Most administrators would agree that hiring a teacher is the most important decision they make. This decision has a greater affect on children than any other administrative decision. What a teacher believes and does as a teacher will either open or close doors to learning for students. Continue reading →
As she stood in front of her 5th grade class on the very first day of school, she told the children an untruth.
Like most teachers, she looked at her students and said that she loved them all the same.
However, that was impossible, because there in the front row, slumped in his seat, was a little boy named Teddy Stoddard.
Mrs. Thompson had watched Teddy the year before and noticed that he did not play well with the other children, that his clothes were messy and that he constantly needed a bath. In addition, Teddy could be unpleasant.
It got to the point where Mrs. Thompson would actually take delight in marking his papers with a broad red pen, making bold X’s and then putting a big “F” at the top of his papers. Continue reading →
Several years ago when I accepted the job of principal at Yuba Feather Elementary School, a K-8 school in Northern California, I was told by a colleague that I was crazy to take the job. She told me that the atmosphere was hopelessly negative, that the staff was demoralized, and that students’ pride and interest in school were dismally low.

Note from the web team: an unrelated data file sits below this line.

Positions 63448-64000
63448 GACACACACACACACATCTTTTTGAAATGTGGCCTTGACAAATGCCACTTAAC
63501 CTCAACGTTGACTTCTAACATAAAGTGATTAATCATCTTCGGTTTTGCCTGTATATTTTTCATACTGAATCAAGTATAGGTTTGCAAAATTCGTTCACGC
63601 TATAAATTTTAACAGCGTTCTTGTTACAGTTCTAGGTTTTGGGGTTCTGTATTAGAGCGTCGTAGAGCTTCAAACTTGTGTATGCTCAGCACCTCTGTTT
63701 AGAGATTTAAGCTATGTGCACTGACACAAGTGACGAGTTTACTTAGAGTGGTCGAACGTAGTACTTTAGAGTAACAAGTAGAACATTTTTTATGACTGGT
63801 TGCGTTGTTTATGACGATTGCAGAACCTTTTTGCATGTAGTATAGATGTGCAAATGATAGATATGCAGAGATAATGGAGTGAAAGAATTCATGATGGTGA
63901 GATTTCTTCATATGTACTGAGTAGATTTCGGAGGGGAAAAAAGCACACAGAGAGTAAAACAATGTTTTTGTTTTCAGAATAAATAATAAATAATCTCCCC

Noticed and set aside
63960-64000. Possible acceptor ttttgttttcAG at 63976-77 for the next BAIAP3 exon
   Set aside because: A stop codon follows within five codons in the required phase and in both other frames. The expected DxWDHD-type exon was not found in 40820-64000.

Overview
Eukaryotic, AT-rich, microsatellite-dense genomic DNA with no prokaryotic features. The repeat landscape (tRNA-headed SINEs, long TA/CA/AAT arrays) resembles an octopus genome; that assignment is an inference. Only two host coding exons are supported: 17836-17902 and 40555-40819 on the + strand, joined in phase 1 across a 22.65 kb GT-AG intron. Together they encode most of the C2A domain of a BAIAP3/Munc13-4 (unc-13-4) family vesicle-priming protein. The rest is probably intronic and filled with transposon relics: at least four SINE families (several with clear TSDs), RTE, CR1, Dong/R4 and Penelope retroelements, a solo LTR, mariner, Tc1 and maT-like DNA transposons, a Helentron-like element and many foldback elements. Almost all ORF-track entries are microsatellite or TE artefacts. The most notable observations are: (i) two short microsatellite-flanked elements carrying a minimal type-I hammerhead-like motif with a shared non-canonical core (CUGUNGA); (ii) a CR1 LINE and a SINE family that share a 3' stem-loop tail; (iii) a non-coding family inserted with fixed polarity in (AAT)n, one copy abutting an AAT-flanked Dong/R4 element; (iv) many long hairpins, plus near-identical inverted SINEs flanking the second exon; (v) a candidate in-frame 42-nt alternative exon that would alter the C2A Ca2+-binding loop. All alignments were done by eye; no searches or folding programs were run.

Having been given this advice and background information, I guess I was a little crazy, for I took the job. Despite the poor condition of the school, I sensed a powerful reservoir of potential. I saw a butterfly inside a tightly closed cocoon and believed a metamorphosis could happen. The metamorphosis of Yuba Feather School is something of a miracle? Today it is a school recognized through Northern California for its academic excellence, positive climate, and innovative atmosphere. The school has an award-winning writing program, a successful mastery learning “levels” math program, intense peer collaboration, a peer observation program, a highly successful literature-based reading program, a staff trained in teaching critical thinking, and an adult learning and problem solving environment for the teachers. Teachers from our school are sought out to make presentations locally and for other districts through Northern California. Two video films which focus on the Yuba Feather Writing Project have been distributed nationally and won first place in the 1986 National Education Film Festival. In 1986 the school was chosen as a California Distinguished School as a result of our students’ improved performance on the California Assessment Program test and our outstanding pride in their school.
Continue reading →